She emerged from the emergency room bandaged, the wounds on her feet bright red. Her blue denim handbag was bloodied. The shoulder strap had been ripped off. Around her neck was a large Star of David, which her mother, a part-time jeweler, had made earlier that morning.
"It didn't even get dirty," Ovadua smiled. "It's a miracle."
The bombing came just as Israelis were regaining confidence that the long season of suicide attacks had finally ended. People seemed especially upbeat because yesterday also marked the eve of Sukkot, the holiday celebrating the autumn harvest.
"In one word, it's bad," said Elad Zerfin, 21, who was standing outside his father's falafel stand across the street from the bus blast. A body part flew across three lanes of traffic and landed amid tables set out on the sidewalk. It was the second bombing near the shop in a year.
Zerfin's 57-year-old father, David, suffered chest pains after seeing yesterday's bombing and was taken by ambulance to a hospital. "With the unemployment, the slowdown and the tension, I find myself wondering about tomorrow," the younger Zerfin said. "I don't see a future."
Signs of hope had been visible the past few weeks.
Members of the Palestinian parliament had forced Arafat's Cabinet to resign, were demanding democratic reforms and appeared to be starting a debate about the merits of the conflict with Israel. Senior Palestinian officials and representatives from the United States and Europe were working on securing a cease-fire, though they failed to persuade militant factions to agree to one.
Israeli officials had attributed the recent drop in violence to the army's presence in Palestinian cities and the strict curfews imposed since June.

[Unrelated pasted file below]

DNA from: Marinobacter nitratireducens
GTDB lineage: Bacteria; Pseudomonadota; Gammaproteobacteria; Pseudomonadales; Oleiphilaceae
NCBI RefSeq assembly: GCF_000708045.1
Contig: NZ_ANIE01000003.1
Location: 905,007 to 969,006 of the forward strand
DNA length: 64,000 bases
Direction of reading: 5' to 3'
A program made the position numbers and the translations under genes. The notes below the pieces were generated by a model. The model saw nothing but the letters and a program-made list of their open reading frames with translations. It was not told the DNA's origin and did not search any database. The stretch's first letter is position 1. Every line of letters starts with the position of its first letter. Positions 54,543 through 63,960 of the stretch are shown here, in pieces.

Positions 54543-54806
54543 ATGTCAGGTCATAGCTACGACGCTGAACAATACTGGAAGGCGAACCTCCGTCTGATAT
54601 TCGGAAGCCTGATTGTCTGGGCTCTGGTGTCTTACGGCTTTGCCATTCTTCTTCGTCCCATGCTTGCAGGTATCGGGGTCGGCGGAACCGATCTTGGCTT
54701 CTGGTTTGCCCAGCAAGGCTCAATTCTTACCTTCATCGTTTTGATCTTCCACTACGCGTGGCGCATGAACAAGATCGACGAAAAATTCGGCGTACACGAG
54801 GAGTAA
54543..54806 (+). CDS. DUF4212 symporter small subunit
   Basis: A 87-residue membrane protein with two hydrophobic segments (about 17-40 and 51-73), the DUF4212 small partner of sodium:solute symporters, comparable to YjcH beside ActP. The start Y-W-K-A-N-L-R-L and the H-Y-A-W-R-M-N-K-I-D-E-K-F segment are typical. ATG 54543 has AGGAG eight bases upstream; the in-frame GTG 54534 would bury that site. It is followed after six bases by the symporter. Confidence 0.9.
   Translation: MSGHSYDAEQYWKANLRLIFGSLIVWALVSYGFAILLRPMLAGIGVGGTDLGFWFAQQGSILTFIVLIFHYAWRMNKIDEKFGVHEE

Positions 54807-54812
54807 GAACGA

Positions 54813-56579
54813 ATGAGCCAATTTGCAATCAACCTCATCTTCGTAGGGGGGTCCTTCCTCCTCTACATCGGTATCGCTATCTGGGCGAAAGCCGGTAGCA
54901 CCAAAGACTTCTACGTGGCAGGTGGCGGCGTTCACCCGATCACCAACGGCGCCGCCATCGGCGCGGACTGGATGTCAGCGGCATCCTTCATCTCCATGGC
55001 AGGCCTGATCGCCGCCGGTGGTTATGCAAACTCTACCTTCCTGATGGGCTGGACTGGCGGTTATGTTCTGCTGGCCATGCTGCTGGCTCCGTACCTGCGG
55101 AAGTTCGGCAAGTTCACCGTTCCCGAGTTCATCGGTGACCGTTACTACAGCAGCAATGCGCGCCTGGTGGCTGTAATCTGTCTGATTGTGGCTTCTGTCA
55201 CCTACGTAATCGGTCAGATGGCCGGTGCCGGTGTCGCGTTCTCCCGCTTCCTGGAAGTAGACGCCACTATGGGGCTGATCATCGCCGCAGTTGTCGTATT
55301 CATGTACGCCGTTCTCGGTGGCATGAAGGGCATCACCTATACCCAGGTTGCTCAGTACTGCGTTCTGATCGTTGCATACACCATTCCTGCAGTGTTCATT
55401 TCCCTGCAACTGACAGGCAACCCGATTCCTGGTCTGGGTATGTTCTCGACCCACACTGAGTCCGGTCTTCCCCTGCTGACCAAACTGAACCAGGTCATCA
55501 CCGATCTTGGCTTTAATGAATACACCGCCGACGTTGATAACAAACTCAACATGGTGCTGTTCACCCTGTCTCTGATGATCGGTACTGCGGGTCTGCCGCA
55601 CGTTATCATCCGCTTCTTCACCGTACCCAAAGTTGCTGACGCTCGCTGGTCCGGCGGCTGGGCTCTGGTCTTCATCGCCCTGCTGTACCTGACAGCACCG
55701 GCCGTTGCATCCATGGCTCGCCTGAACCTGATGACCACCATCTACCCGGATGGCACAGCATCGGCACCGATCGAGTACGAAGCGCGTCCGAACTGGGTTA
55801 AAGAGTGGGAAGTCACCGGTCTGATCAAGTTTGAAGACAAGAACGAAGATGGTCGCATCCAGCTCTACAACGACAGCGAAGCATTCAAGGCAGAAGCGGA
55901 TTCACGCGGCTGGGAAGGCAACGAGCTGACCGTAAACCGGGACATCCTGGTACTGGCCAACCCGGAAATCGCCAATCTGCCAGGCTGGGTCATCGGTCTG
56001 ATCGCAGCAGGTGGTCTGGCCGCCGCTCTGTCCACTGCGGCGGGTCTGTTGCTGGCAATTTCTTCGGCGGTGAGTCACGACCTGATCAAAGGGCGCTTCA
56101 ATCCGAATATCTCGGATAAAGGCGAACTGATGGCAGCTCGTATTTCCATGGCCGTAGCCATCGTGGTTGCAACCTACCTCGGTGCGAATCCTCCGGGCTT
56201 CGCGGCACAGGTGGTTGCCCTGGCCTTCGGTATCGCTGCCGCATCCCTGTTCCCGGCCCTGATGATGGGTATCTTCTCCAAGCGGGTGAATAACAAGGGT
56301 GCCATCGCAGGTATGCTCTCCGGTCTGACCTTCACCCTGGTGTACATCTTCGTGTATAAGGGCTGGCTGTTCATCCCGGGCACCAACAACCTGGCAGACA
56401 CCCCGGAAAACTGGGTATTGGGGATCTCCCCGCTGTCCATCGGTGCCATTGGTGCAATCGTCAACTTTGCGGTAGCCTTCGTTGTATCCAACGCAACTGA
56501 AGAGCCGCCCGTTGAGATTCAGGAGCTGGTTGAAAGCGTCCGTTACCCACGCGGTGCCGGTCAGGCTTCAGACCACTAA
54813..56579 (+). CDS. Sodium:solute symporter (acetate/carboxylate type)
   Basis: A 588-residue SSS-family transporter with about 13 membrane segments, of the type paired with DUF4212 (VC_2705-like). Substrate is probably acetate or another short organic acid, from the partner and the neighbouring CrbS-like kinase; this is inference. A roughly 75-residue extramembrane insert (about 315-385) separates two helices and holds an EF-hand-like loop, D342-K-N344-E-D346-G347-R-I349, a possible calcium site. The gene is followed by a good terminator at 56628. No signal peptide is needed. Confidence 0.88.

Israeli Police Commissioner Shlomo Aharonisky, speaking to reporters before the bombing, said Israel was facing a significant threat of attacks. Authorities, he said, had received 74 specific attack warnings in the past week, including the names of bombers and the times and places of planned violence.
"The terror groups are very motivated, and we should rejoice every day that goes by without a terror attack," Aharonisky said.
Deputy Public Security Minister Gideon Ezra, who toured the bombing scene yesterday, said, "We are not in a peace process. The person who carried out this attack, and person who brought him to Tel Aviv, were not thinking about peace."
The Palestinian Authority issued a statement condemning the attack against Israeli civilians, saying it "harmed the national interest of the Palestinian people."
"They provide the Zionist army of occupation with an excuse to continue their policy of curfews and destruction," it said.
But last night Palestinian officials called the army's attack on Arafat's compound a "new escalation," saying the army's occupation of most of the West Bank makes it impossible for Palestinian security forces to crack down on militant groups.
Beginning in April, Israeli troops kept Arafat under siege for 34 days until he agreed to jail five wanted men under U.S. and British supervision.
Palestinians criticized what was viewed as his capitulation to Israel, and it is unlikely that Arafat would strike such a deal again.
Israeli officials said they have not decided what to do if Arafat refuses their demands, but stressed that there are no immediate plans to force him into exile.